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A new report by the Center for Immigration Studies shows that deportations by Immigration and Customs Enforcement are in fact at record lows, not the record highs claimed by Obama administration officials. This has occured because a shift in routine Border Patrol casework to ICE has allowed the latter to artificially increase deportation numbers.

The total number of deportations from interior enforcement, the only deportations traditionally counted in ICE's statistics, fell by 19% from 2011 to 2012.  This number is on track to decline another 22% in 2013. When the administration claims it deports a record number of illegal aliens, it appears to only count removals, which is only one form of deportation, and a partial measure of enforcement.

"It was astounding to discover that ICE has been arresting and removing so few illegal aliens from inside the country, considering that they have better tools and more resources at their disposal than ever before, and considering that there is an abundance of criminal aliens and illegal workers who should be removed," said Jessica Vaughan, Director of Policy Studies for the Center. "They have used statistical smoke and mirrors to obscure the disastrous results of so-called prosecutorial discretion and other enforcement-suppressing policies. The next step in immigration reform should be to restore credibility to ICE's interior programs, especially including worksite enforcement and Secure Communities."

Despite completion of the Secure Communities program, criminal alien arrests have fallen 11% in the last year. ICE agents have refused to act when notified about the local or state arrest of hundreds of thousands of illegal aliens.

Total deportations are at their lowest number since 1973.

Here are the report's key findings:

  • The number of deportations resulting from interior enforcement by ICE declined by 19 percent from 2011 to 2012, and is on track to decline another 22 percent in 2013.
  • In 2012, the year the Obama administration claimed to break enforcement records, more than one-half of removals attributed to ICE were the result of Border Patrol arrests that would never have been counted as a removal in prior years. In 2008, under the Bush administration, only one-third of removals were from Border Patrol arrests.
  • Total deportations in 2011, the latest year for which complete numbers are available, numbered 715,495 – the low­est level since 1973. The highest number of deportations on record was in 2000, under the Clinton administration, when 1,864,343 aliens were deported.
  • When claiming record levels of enforcement, the Obama administration appears to count only removals, which are just one form of deportation, and only a partial measure of enforcement. Beginning in 2011, a shift of some of the routine Border Patrol case load to ICE enabled the administration to count an artificially high number of removals.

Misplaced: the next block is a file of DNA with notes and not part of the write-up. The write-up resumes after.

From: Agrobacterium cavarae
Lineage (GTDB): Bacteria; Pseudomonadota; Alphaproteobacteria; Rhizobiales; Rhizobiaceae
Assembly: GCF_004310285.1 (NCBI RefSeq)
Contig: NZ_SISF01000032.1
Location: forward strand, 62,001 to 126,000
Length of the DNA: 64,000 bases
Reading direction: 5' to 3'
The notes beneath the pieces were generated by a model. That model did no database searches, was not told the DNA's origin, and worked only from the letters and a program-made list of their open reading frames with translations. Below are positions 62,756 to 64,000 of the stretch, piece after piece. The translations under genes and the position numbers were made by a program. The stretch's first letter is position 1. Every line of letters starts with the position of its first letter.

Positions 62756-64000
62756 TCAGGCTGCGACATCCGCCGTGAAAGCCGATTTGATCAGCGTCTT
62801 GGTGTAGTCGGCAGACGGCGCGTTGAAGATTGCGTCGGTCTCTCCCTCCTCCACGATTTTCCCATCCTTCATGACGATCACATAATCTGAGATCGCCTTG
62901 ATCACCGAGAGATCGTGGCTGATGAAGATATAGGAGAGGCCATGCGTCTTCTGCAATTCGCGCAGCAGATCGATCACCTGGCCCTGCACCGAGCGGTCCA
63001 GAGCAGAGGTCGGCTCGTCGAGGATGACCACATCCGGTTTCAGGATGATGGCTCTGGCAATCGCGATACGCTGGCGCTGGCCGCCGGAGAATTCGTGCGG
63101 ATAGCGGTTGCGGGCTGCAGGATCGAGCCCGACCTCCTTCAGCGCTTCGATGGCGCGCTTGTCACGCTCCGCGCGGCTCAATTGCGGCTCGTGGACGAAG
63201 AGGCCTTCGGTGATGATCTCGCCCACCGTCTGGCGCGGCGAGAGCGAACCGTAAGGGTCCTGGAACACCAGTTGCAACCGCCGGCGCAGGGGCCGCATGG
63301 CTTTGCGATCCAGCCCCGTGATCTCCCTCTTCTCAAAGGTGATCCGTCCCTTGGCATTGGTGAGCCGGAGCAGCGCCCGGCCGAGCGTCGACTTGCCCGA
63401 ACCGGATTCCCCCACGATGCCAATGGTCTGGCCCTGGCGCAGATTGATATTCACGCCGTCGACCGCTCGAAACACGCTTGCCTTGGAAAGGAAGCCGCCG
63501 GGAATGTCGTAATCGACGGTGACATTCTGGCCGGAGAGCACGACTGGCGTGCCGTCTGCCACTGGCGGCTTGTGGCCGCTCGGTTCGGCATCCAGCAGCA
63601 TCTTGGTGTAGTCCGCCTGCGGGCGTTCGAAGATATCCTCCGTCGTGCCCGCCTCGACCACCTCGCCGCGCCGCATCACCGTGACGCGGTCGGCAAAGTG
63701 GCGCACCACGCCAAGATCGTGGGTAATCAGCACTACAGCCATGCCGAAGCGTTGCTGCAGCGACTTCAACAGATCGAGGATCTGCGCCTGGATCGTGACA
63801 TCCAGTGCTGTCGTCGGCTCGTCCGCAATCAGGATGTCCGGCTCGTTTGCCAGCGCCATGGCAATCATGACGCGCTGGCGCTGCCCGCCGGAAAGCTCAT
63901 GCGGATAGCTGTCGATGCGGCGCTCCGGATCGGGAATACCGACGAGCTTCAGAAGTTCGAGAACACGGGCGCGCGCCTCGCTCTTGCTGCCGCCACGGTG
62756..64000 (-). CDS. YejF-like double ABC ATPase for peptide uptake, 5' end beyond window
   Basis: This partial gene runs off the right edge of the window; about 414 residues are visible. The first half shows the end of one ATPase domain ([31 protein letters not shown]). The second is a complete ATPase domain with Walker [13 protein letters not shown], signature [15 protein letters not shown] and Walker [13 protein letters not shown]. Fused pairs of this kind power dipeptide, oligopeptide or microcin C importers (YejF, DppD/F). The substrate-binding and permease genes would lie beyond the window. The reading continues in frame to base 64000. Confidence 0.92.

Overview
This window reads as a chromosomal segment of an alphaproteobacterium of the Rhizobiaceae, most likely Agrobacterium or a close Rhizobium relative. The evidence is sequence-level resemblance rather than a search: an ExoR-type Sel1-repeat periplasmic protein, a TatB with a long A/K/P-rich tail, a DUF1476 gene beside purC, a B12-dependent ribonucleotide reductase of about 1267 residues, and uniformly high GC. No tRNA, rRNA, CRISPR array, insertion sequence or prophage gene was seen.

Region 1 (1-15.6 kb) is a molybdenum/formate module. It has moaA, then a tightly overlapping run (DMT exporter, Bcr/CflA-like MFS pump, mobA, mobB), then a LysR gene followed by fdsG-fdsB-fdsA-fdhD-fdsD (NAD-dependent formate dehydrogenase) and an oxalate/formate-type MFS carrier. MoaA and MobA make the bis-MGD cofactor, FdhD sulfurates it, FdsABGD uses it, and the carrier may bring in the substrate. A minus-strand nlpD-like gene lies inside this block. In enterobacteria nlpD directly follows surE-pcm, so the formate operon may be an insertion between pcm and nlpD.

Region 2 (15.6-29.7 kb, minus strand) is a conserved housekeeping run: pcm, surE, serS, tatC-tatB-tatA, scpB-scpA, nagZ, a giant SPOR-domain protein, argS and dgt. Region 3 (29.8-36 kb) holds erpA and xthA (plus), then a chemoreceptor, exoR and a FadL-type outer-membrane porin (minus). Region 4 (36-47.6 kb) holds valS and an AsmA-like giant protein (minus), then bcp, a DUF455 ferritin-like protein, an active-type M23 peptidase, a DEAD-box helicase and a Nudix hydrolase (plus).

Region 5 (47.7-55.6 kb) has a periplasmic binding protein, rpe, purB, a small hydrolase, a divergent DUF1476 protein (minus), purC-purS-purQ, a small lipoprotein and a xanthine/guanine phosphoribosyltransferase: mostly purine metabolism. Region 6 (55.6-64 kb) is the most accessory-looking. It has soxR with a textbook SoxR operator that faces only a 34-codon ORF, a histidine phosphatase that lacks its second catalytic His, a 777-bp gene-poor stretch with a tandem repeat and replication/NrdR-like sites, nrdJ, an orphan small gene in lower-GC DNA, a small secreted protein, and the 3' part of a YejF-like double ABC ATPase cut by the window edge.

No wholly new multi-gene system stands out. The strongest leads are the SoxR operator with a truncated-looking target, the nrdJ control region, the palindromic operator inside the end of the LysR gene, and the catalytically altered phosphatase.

• Homeland Security Investigations (HSI), the division of ICE that is responsible for work site enforcement, combat­ing transnational gangs, overstay enforcement, anti-smuggling and trafficking activity, and busting document and identity theft rings, now contributes very little to immigration enforcement. In 2013 HSI has produced only four percent of ICE deportations, making just a few thousand arrests per year throughout the entire country.
  • ICE is doing less enforcement with more resources. Despite reporting more encounters in 2013 than 2012, ICE agents pursued deportation of 20 percent fewer aliens this year than last.
  • Enforcement activity declined in every ICE field office from 2011 to 2013, with the biggest declines in the Atlanta, Salt Lake City, Washington DC/Virginia, and Houston field offices.
  • Criminal alien arrests declined by 11 percent from 2012 to 2013, despite the completion of the Secure Communi­ties program, which generates more referrals of arrested aliens than ever before. ICE agents took a pass on hun­dreds of thousands of aliens who were arrested by local authorities in those years.
  • ICE is carrying a case load of 1.8 million aliens who are either in removal proceedings or have already been or­dered removed. Less than two percent are in detention, which is the only proven way to ensure departure.
  • As of the end of July 2013 there were 872,000 aliens – nearly half of ICE’s total docket – who had been ordered removed but who had not left the country.
  • The State Department continues to issue tens of thousands of visas annually to citizens of countries that refuse to take back their countrymen who are ordered removed from the United States. Many of these are violent criminals.

You can read the full report here.

Interior Enforcement
border control

Updated: Thu, Oct 31st 2013 @ 11:08am EDT